I would say several months I was avoiding relations. Summer was easier to avoid, as I was able to explain that it was too hot to engage (which is entirely true, as I am excessively sensitive to heat). I might also have stayed up late working, knowing that she probably be too tired. The passing years make it difficult to remember all the details accurately. But I do know she never asked why. I felt so insecure, knowing that I was very large, aggressive, and enduring to the point of literally wearing her out (I learned that she boasted this to many of her friends), and this expectation of hers I could not do. I was afraid of rejection, that she would abandon me if she found out that could no longer satisfy her. Better, I thought, to keep this hidden until it got better on its own, and never have to explain or deal with what I thought was a momentary lapse in my ability. And it did not become difficult to do this given her story of her own body changes.

(I should add also in some additional complications. A few years prior my wife experienced a psychotic break, and was hospitalized with hallucinations and delusions for a period of time. After being released from the hospital, she began abusing alcohol, getting drunk nearly every night, making serious conversation difficult. Prior to marriage she had never drunk; I do not drink at all.)

Her decision to separate herself came suddenly, as it she were influenced by friends or family trying to "help" her. I have no doubt whatsoever that she ever suspected me of having an extramarital affair myself, and she has always respected my integrity and morals. Rather, it is all about her wants, not any transgressions of mine. Presently, she believes herself to no longer be unmarried, and therefore available to date other men. In fact, our eleventh anniversary was last month, and no formal actions have been taken with respect to the status of our marriage, or even as to separation.
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TonySa

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Re: Non-supportive wife
« Reply #12 on: December 27, 2018, 11:43:30 PM »

Would you both consider couples/marriage counseling to work on the known and unknown issues?
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GTJ0

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Re: Non-supportive wife
« Reply #13 on: December 28, 2018, 10:18:43 PM »

We have seen a marriage therapist (an LMFT-certified J.D., not a Psy.D.), chosen primarily for her faith-based values as to marriage and its indissolubility (I have a perception that many marriage therapists simply look to facilitate, if not advocate, divorce and provide evidence for one side in subsequent judicial proceedings), rather than for any particular expertise in medicine or psychology generally. This therapist is intelligent, and can direct conversation effectively, but there has not been any focus on the psychological effects of the physical impairment, or the culpability of the person having the impairment. Having now read the fact sheet from the Urology Care Foundation relating to Peyronies Disease, and its suggestion in seeking out therapists specializing in discussing sexual issues, I have found a possible near-by therapist, who is certified in both marital and sex therapy ("[which] allows me to the opportunity to address all issues, problems and difficulties that couples may have"), professor and department head at a respected NYC-area university, and describes his practice as addressing "the full range of relationship and intimacy issues for both heterosexual and same sex couples including extramarital affairs and sexual dysfunctions; . . . depression; . . . and the full range of mental health issues . . . ." (I've reached out by e-mail, but no response yet, possibly because of the Christmas holiday season.) So I will try to see if this avenue may also be helpful, and if my wife will give it a try (her response could be that we already have a marriage therapist, so why do we need someone else?).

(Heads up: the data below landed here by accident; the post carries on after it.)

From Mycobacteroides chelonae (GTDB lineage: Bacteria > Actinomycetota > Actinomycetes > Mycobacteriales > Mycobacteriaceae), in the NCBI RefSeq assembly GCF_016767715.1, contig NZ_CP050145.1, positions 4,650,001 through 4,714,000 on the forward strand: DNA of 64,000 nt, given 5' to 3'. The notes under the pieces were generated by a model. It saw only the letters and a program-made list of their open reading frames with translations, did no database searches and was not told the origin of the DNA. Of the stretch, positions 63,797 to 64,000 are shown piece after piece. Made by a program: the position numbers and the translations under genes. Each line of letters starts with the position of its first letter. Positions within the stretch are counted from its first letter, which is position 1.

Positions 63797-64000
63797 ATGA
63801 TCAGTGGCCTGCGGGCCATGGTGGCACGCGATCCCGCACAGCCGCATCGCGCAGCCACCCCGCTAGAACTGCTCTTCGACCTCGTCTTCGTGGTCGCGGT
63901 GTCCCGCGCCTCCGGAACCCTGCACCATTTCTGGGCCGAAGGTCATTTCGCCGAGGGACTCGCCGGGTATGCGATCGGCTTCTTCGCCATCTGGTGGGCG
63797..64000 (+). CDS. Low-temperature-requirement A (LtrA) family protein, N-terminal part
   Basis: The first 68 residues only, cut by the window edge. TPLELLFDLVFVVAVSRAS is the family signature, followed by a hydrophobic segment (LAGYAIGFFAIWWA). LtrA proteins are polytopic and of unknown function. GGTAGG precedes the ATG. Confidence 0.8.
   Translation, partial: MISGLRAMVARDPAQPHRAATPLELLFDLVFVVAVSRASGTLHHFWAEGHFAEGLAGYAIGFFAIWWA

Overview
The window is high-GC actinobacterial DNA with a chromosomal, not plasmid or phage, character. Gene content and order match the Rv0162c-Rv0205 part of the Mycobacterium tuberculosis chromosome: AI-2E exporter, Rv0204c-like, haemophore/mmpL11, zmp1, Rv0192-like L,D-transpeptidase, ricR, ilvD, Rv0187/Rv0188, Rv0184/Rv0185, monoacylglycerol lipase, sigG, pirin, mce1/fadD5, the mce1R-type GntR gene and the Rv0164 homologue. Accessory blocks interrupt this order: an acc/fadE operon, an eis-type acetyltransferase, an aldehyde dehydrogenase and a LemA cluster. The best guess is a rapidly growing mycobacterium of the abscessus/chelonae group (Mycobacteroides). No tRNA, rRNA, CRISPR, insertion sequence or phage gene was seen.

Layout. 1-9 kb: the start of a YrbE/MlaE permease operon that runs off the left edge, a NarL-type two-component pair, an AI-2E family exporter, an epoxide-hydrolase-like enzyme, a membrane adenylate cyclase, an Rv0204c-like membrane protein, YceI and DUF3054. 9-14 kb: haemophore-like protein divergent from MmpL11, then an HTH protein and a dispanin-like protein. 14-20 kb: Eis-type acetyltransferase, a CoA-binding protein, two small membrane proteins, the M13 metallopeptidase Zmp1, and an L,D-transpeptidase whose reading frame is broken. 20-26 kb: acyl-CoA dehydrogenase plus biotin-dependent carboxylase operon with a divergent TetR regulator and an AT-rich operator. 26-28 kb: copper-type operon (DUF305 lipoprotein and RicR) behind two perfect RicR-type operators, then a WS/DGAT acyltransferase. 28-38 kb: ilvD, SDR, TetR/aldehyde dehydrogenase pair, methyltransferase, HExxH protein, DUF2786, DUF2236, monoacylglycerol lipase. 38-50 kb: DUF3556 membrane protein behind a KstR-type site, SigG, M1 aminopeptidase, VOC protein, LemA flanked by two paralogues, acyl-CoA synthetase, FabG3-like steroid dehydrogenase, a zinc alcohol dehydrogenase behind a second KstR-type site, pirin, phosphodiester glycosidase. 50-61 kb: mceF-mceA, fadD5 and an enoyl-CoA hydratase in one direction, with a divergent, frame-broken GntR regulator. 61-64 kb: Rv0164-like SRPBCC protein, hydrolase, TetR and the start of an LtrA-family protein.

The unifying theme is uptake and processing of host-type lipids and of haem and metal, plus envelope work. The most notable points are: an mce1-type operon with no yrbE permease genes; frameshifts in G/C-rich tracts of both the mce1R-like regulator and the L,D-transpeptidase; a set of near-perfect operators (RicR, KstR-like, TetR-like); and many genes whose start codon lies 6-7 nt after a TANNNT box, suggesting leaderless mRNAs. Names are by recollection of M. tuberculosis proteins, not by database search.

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TonySa

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Re: Non-supportive wife
« Reply #14 on: December 29, 2018, 04:41:29 PM »

Sounds like a great idea.  If that’s her response I’d just explain everything you did here, esp the part that he naturally includes sexuality into the counseling.  Good luck!
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Stabler

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Re: Non-supportive wife
« Reply #15 on: December 29, 2018, 04:46:25 PM »

You have done a lot of work to try and rebuild your marriage, you should be proud of that. I hope that she will respond in kind and give it a chance.

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Moderator since 2015- Missouri- I work in the medical field and have strong knowledge of insurance and how to obtain coverage for medication and other treatments. Being a woman I do not have Peyronies but you can ask me anything. I am happy to help.

GTJ0

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Re: Non-supportive wife
« Reply #16 on: December 29, 2018, 11:58:51 PM »

The kind words of support are most appreciated; thank you.